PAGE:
I can’t believe some of the mean things I read lately. Say what you will about reactions to refugees around the world, but you can’t say it is lacking in hostility.
It’s so awful to distrust people who are just trying to stay alive. It’s the worst unfairness to ridicule them. It’s like kicking an abandoned puppy. Here at home, every time I read “travel ban,” especially for Syria, my stomach flip-flops. I can just tell how sick it’s getting of the whole ban-idea.
Not the least of it is that not one person has been killed by a Syrian refugee in a terrorist attack in the United States. Not one. Zero.
And zero is good enough indication for me.
Part of people’s fear, I think, is sheer forgetfulness. I mean history has taught us that prejudice is like the wind. One day it is directed away from you. But the next, it comes at you. Out of nowhere. With a vengeance. This is my father’s own truth. Coming of age in Italy at a time when most of Europe turned its back on Jewish people, “even me,” he admits, he then landed in the bowels of the lower Manhattan, where, if he dared venture north of Houston, people would throw rotten tomatoes at him. He changed his name from Luigi to Louis; his hat from flat cap to fedora. It’s funny what a history buff you get to be from ingenuity. Ask me anything, anything at all, about past Italian prejudice.
My point is, official or implied, bans don’t work. People find another way.
My own coming of age, for instance. On my first day of college, my father banned me from drinking, smoking pot, or letting any boy into my dorm room. Ever.
I think the less said about this the better.
The reason I’m remembering this, and trying to jot it down quickly so that I can enjoy the rest of my day at the beach, is that to my left sits a woman wearing the familiar, full-length black draping and hijab. And because its one of our rare 80-something degree days I live for, I think, oh, honey, it’s so hot today.
Now, what I want to say is, “And look. Your husband gets to wear H&M short-shorts. Not fair, correct?”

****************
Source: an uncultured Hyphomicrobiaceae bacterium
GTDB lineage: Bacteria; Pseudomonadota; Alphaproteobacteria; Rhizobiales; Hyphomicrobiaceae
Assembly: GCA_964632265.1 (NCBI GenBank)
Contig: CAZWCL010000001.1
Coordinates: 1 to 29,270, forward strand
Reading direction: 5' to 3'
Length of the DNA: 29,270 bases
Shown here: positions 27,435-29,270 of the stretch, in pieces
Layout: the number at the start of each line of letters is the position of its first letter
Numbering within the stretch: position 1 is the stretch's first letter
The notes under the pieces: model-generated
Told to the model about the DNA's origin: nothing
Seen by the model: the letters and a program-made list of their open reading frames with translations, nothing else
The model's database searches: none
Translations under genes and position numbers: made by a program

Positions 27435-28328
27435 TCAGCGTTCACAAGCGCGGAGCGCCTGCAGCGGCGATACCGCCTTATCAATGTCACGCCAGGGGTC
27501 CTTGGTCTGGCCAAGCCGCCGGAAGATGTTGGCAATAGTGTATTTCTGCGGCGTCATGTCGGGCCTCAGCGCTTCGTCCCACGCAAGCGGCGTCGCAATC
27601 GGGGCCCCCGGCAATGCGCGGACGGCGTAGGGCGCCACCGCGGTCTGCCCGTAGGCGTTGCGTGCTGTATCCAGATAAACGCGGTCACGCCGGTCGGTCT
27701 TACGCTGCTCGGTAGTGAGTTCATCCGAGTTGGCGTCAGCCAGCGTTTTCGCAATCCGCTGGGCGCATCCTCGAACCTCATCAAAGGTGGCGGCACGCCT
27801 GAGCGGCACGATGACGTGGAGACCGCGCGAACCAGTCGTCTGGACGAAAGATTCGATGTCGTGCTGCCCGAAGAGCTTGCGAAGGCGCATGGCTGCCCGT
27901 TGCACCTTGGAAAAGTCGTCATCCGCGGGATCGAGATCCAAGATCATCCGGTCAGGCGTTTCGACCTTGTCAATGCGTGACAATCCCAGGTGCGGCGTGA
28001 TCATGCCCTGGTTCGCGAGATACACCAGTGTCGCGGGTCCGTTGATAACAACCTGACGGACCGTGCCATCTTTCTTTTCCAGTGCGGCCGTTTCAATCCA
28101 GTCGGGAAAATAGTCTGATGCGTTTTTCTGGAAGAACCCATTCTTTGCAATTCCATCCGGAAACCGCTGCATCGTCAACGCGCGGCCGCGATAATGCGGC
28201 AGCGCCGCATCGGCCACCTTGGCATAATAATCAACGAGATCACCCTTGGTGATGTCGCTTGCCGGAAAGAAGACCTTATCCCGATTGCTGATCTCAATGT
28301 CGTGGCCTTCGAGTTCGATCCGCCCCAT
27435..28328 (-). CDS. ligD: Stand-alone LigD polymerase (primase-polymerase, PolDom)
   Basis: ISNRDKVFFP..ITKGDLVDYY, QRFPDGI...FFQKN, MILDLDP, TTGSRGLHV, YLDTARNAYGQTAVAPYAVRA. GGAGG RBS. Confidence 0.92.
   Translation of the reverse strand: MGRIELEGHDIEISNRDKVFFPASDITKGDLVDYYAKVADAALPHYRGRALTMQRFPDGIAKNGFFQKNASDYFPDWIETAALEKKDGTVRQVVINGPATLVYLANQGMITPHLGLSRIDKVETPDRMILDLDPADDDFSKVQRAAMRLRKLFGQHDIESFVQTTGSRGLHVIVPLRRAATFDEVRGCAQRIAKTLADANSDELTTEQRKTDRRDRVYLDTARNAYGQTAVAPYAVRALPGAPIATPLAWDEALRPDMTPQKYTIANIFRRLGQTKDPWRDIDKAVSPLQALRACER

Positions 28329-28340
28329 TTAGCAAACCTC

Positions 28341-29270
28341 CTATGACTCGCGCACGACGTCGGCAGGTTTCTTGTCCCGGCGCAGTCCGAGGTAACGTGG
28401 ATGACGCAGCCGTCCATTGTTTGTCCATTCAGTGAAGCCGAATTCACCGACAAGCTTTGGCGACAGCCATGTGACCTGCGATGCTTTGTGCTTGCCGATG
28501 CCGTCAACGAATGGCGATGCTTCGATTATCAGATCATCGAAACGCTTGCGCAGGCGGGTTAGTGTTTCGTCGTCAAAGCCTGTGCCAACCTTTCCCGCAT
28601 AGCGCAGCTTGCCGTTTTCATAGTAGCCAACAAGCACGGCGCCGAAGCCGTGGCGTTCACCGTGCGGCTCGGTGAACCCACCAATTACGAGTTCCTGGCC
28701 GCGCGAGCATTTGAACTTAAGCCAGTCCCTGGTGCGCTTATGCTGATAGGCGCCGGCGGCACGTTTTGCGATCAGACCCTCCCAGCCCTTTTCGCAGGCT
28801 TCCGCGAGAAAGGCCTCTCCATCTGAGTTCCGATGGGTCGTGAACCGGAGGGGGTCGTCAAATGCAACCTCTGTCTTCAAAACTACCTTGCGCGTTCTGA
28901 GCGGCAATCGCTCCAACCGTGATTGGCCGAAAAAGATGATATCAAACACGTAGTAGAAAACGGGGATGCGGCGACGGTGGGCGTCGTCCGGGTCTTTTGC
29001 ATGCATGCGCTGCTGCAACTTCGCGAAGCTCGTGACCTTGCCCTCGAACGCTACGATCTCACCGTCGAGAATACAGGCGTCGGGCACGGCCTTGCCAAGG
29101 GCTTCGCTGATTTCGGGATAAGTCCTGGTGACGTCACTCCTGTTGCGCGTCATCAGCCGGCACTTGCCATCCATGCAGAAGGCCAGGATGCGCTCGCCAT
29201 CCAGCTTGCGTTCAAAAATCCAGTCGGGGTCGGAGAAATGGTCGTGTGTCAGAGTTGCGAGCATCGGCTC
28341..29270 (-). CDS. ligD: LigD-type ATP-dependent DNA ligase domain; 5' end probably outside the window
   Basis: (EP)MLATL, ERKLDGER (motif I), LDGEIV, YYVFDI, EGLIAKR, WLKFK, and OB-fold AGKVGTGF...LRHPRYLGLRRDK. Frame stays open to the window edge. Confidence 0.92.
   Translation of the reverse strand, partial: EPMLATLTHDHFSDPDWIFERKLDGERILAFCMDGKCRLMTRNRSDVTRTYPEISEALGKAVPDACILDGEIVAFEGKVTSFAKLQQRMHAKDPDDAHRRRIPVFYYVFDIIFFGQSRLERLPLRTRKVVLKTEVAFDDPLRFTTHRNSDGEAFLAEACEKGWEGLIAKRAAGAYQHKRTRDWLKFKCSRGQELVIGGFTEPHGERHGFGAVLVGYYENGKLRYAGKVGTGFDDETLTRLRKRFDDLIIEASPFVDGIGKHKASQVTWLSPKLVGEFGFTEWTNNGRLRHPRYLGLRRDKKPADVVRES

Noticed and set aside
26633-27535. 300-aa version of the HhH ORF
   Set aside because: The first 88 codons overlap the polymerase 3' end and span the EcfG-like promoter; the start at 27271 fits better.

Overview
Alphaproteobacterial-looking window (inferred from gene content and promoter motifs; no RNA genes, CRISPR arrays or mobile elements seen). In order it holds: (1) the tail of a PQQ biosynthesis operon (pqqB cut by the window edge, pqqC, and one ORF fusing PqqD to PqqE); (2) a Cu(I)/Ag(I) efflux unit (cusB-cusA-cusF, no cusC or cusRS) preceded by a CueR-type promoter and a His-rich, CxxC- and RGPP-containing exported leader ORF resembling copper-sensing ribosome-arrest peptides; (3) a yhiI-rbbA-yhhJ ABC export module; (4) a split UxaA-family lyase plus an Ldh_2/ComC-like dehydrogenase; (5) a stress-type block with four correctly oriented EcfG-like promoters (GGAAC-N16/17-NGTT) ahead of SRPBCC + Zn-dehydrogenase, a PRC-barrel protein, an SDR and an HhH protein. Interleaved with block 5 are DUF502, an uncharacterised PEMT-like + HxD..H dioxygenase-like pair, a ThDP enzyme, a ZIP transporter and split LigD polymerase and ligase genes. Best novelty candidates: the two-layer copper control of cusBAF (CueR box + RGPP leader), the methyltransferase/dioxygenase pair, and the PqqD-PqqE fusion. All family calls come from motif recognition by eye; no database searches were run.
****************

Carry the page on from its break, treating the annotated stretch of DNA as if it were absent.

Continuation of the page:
I even answer my own question. “You got that right, sister.”
Still, I would never want to ban the hijab, even from schools.
But in all honestly, I don’t mind an outcry now and again from the left side of my brain when it tries to make sense of another obvious way of teaching women to feel less powerful, either. What I really want is for her to stand, pull off the smoldering cloth and run splashing into the water so I can cheer the way others cheer for the Mariners.
I know I’ve addressed my feelings on the burqa, chador, hijab before, so I decide to take a little walk. Clear my head.
When I get to the woman’s blanket I say, “It’s such a warm day, isn’t it?” inclined in my writer-ly (nosy) way to want to be involved in the world I’m exploring.
“No,” she replied.
I had two thoughts. One was that she sounded like she’d been waiting for someone to walk up and disapprove. How awful it must be to feel like others are judging you. Or feeling sorry for you.
The other was that I realized what a fatal mistake I’d made. If there had been an escape hatch beneath me, I would have pulled the cord.
Did I really think I could walk right up and give birth to some new form of equality she hasn't considered? And that she would want to ban everything she’s been taught and shift directly from her world view to mine?
Doesn’t that sound ridiculous?
God — almost as ridiculous as a travel ban.
MARY LOU SANELLI is a poet, speaker and author of nonfiction who lives in Belltown. Her collection of essays, “A Woman Writing,” is available from Aequitas Books. She can be reached at www.marylousanelli.com.